It's been 30 years since your U.S. Open win at Winged Foot. What's the key to playing well on the toughest course setup of the year?
Your patience level has to be very high, because the ball is going to take some stupid bounces. At Winged Foot, the great thing for me was that I stayed away from the big numbers. The big numbers in an Open are the ones that kill you. You're not going to make a lot of birdies, but you can rebound from bogeys, and par is the number.
Greg Norman made a great save for par on the 18th hole of the final round, but you initially thought it was abirdie. You famously waved your white towel in mock surrender. Did you actually feel beaten?
[Norman] made a putt that, even if he stood there for two or three days in a row and tried, he probably couldn't make again. It was a big swinger, left to right, and it was fast. But great players do great things. I felt beaten because you really couldn't get close to that pin unless it was a freak shot. They had it set around a little ridge, and the best you could do was get it to 20, 25 feet, and at the speed of those greens, you don't make many putts like that. So I gave myself an opportunity from about 25 feet, but my putt had eight or nine feet of break in it. You don't make many of those.
Your par on No. 18 got you into an 18-hole playoff with Norman. You pulled a phone out of your bag and offered him a "last call" on the first tee. Was that an attempt at gamesmanship?
You have to understand, Greg and I were friends. You have two friends battling for a major championship, you might as well have a little fun with it. And I was playing very well. But I had a contract with AT&T, so that's the reason I carried the phone in my bag. It wasn't connected to anything. It looked like it, because I had a wire connected in the golf bag. But I said to Greg, "Would you like to make a last call, before we go out here and do this?"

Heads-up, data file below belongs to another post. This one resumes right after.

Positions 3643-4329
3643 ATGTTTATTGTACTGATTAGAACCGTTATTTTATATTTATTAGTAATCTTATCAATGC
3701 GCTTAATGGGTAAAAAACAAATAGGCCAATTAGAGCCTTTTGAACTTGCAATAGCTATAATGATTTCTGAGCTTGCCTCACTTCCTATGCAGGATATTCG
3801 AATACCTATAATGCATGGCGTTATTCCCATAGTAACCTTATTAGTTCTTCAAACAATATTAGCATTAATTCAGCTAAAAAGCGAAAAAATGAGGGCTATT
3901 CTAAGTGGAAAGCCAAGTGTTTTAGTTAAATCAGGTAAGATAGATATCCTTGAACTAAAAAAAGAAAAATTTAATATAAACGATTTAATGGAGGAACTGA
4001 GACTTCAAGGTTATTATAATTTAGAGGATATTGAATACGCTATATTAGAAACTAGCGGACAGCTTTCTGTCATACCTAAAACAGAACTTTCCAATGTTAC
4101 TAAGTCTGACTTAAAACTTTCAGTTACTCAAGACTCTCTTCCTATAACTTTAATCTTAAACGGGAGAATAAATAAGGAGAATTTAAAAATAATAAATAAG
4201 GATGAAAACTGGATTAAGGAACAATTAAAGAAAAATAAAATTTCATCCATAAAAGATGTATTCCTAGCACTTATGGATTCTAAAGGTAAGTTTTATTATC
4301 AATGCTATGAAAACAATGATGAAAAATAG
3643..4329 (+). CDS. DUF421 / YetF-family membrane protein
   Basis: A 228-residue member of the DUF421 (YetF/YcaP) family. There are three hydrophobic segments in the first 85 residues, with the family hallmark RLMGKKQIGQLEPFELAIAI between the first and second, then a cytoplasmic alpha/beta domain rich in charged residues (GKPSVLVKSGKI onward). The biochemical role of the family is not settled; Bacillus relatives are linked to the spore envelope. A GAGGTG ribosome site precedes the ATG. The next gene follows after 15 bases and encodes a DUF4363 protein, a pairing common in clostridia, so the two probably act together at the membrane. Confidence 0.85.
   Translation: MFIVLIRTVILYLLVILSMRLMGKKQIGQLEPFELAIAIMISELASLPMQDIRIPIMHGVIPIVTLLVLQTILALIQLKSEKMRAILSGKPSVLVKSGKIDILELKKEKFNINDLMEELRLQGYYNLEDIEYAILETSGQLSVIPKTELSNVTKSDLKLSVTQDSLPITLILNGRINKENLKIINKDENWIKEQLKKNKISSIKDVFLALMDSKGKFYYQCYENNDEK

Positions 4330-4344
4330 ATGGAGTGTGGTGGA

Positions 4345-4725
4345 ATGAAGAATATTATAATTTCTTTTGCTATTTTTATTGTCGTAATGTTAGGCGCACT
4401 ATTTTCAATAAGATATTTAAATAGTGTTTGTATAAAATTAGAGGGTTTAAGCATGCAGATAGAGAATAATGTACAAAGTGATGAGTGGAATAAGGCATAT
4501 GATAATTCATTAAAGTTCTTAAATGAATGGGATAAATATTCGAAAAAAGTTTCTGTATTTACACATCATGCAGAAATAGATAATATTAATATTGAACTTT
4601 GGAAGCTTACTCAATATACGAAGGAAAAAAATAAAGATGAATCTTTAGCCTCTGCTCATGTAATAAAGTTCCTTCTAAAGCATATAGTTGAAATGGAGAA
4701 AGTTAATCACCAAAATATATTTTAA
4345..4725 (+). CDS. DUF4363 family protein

It's hard to imagine today's players doing something like that.
Oh, they wouldn't do it. It's a little different today. Back then, we had more of a family-type atmosphere out here. Now it's more individual.
Norman was a contemporary of yours. Why didn't the win more than two majors, in your view?
He had plenty of opportunities, I mean, lots of opportunities. But that's golf. It wasn't because he wasn't trying. Trust me, he was trying with every shot, every swing. But there was always that one high push right. Every player sees a shot he wants to hit, and sometimes you pull it off. Greg pulled off a lot of shots. But when he got in the heat of the majors, there was always that dreaded one shot that people remember, the high righter. Still, a great guy and a great golfer. I had a lot of fun with him.
You won the U.S. Open five years after your first major win, the Masters, in 1979. Was it harder to win the first or the second?
Just getting yourself in the position to have the opportunity [to win one], you find out what kind of man you really are. Are you man enough, gutsy enough to hit these shots that you really have to hit? I mean, you have to do it in the majors. It was a good feeling, knowing I wasn't scared, that I wasn't going to back down.
You're famous for being loose and laughing. But what does major pressure feel like to you?
I've been blessed with a talent for not getting too fired up or too upset. My idea of pressure is: Are you afraid to screw up? And I've never been afraid of screwing up. Some guys are afraid. And those are the guys who always finish third, fourth, fifth.
How do you react to a bad shot?
I react inside. When the heat really gets bad, I whistle to let some steam off. Most people say you should breathe in and out rapidly, but hell, your heart's pounding hard enough! Whistling takes care of a lot of that for me.
You have another successful venture, Fuzzy Vodka. How do you drink it?
Usually with tonic water, because I have to drink quite a bit in the evenings — you know, entertaining and all that. But my favorite is a slightly dirty martini. Awfully good. But not too many of them!